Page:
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The March of History

When all the bluster and rhetoric is over the implacable verdict of history is announced. The trick is not to wait until the final catastrophic verdict is in before adjusting (and regretting) but to read history as it unfolds and try to look cautiously ahead. These thoughts are occasioned by the fascinating recent events in the Middle East, but before we go there let’s continue with the idea that history has a message for us as it unfolds which we need to pay careful attention to.

I ask myself what attributes are required by a people or a nation to be “successful”. By that I mean to overcome potentially existential challenges, to be relatively stable and prosperous and to provide life opportunities for the vast majority of its citizens. For better or worse I will set out very briefly my thoughts on the main determinants of a successful nation. Interestingly enough, every virtue has its limits and carried to excess, virtues become vices. Thus one attribute balances another.

Firstly, I always put courage at the top. And along with it comes tenacity – the courage to hang on and to persist even when the going gets hard.

To balance that we need adaptability – otherwise courage just becomes obstinacy or stupid recklessness. But even adaptability requires a measure of courage – the willingness to modify, to change tactics or strategy or even, very much more rarely, direction.

While, theoretically, authoritarian systems may demonstrate adaptability but it tends to be limited in nature and dictated by the ideas, psychology and agendas of a single individual or small group. That is why democracies for all their abrasiveness and unpredictability are preferable. Given good communication and flow of information and an informed electorate, genuine democracies with their freedoms and life opportunities and the cumulative wisdom of well-informed crowds (not mobs) almost always out-perform autocracies.

Ethical values based on the virtues of honesty, justice, respect for others and kindness: these are the prime virtues which make all others possible and the world bearable.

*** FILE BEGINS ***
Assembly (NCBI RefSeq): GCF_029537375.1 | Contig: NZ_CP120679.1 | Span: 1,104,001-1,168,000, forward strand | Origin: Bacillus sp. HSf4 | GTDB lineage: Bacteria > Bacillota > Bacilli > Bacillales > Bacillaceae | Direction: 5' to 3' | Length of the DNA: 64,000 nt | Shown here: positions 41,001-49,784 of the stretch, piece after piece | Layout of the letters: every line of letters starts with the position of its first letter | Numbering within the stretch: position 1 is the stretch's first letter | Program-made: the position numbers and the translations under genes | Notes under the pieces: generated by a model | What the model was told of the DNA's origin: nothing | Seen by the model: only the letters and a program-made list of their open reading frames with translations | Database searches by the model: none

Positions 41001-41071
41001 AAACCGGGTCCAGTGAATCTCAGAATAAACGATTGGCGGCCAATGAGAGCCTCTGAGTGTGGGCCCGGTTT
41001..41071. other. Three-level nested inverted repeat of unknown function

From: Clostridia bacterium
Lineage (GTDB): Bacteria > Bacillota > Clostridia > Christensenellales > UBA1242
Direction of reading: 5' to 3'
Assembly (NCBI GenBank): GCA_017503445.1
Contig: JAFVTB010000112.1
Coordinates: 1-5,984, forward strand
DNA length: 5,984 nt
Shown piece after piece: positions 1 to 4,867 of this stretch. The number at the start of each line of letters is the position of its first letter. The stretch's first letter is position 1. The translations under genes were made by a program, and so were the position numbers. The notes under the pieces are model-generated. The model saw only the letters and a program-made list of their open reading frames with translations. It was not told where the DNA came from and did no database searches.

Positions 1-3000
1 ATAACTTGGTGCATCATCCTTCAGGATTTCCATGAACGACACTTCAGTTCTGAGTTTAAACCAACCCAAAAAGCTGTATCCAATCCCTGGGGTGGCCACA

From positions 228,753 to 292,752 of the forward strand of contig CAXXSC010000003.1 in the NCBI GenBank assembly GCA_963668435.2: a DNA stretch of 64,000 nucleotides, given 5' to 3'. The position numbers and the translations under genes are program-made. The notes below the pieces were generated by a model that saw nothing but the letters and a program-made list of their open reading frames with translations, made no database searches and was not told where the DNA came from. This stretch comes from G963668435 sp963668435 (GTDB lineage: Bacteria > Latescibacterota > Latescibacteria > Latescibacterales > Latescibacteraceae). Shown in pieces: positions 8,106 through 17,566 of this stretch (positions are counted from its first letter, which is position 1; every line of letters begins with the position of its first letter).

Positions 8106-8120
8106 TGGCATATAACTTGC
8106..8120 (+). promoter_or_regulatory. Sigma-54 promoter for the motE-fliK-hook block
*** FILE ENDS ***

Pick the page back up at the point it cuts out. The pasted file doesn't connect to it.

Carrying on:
Finally a ragbag of attributes which go under the name of commonsense. It is commonsense which tells one that a certain idea is crazy, or too risky, or impracticable. It is commonsense which tells us when nuance and subtlety is required or whether it is better to be assertive and simple. It is commonsense which tells us to look at something more carefully before dismissing it or embracing it. It is commonsense which informs us whether a virtue is being overdone to the point where it becomes a liability. Commonsense is thus the most difficult and complex of the attributes required for success, but possibly the most important

So what is the current unfolding of events in the Middle East telling us?

  • The Syrian conflict is rapidly mutating and metastasing into a region-wide conflict between different religious and tribal groupings – see here. This is telling us something very important about the culture and social-political architecture of the Middle East; one that contradicts the illusions and wishful thinking of the Western left. It can leave us in no doubt that Islam is in the throes of a massive transition either towards modernity along the lines of the Western Enlightenment or back to the most extreme elements of its medieval history. It tells us that tribal loyalties and affiliations are still highly significant in the Arab-Muslim street and that the nations cobbled together by the colonial powers and Arab elites are extremely vulnerable. It tells us the political and cultural values required for successful democracy are very weak in the Middle East. And, finally, it impels us to a realistic recognition that military and economic strength as well as all the other attributes listed above will continue to be essential to Israel’s very survival for the foreseeable future.
  • The troubles in Turkey (see here and here) are a reminder of just how rapidly things can unravel in seemingly successful autocracies. And how expediency and appeasement can make one look foolish or cowardly of both. And for the record, it is nothing less than poetic justice for Erdogan whose overthrow would bring me and many others (including Turks) no small measure of satisfaction.
  • Two articles on the Israeli Arab community are worth reading and considering carefully. One deals with the differences between the broader Israeli-Arab population and their more extreme and radicalised leaders. This points to the worthlessness of simplistic political judgements based upon ideology and stereotyping. The second refers to the self-defeating policies of the Arab elites especially and the paper is well worth reading for its informational content even if one agrees or disagrees with some of the author’s political positions.
  • Finally I come to some interesting articles (here, here and here) which expose the truly virulent anti-Israeli and antisemitic views of so-called Western human rights activists in their own words. The interesting downward spiral from the original Facebook page to the extremists who infect such sites is instructive. The question is this – how big is the difference between the polite language of the human rights brigade and the unrestrained paranoid hatred and fantasy of the fringe elements? That is why I thoroughly object to anti-Islamic bigotry while not hesitating to recognise the evil in the Jihadist and Islamist movements which infest Islam at present. See also Richard Landes for his take on the al-Dura affair.

I urge readers to go to the original articles linked to this blog. Your comments and views would be most welcome.

Mike Berger



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